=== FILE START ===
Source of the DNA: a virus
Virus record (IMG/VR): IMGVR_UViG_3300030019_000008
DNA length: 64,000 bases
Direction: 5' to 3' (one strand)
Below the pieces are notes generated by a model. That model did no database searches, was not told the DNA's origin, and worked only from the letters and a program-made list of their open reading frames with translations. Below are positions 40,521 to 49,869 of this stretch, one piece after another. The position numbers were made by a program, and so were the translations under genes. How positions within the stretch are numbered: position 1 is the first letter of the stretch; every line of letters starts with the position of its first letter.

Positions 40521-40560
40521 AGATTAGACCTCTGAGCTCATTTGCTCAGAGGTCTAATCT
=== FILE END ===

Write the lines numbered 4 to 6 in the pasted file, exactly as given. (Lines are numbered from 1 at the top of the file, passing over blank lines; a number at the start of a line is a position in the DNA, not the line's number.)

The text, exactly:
Direction: 5' to 3' (one strand)
Below the pieces are notes generated by a model. That model did no database searches, was not told the DNA's origin, and worked only from the letters and a program-made list of their open reading frames with translations. Below are positions 40,521 to 49,869 of this stretch, one piece after another. The position numbers were made by a program, and so were the translations under genes. How positions within the stretch are numbered: position 1 is the first letter of the stretch; every line of letters starts with the position of its first letter.

Positions 40521-40560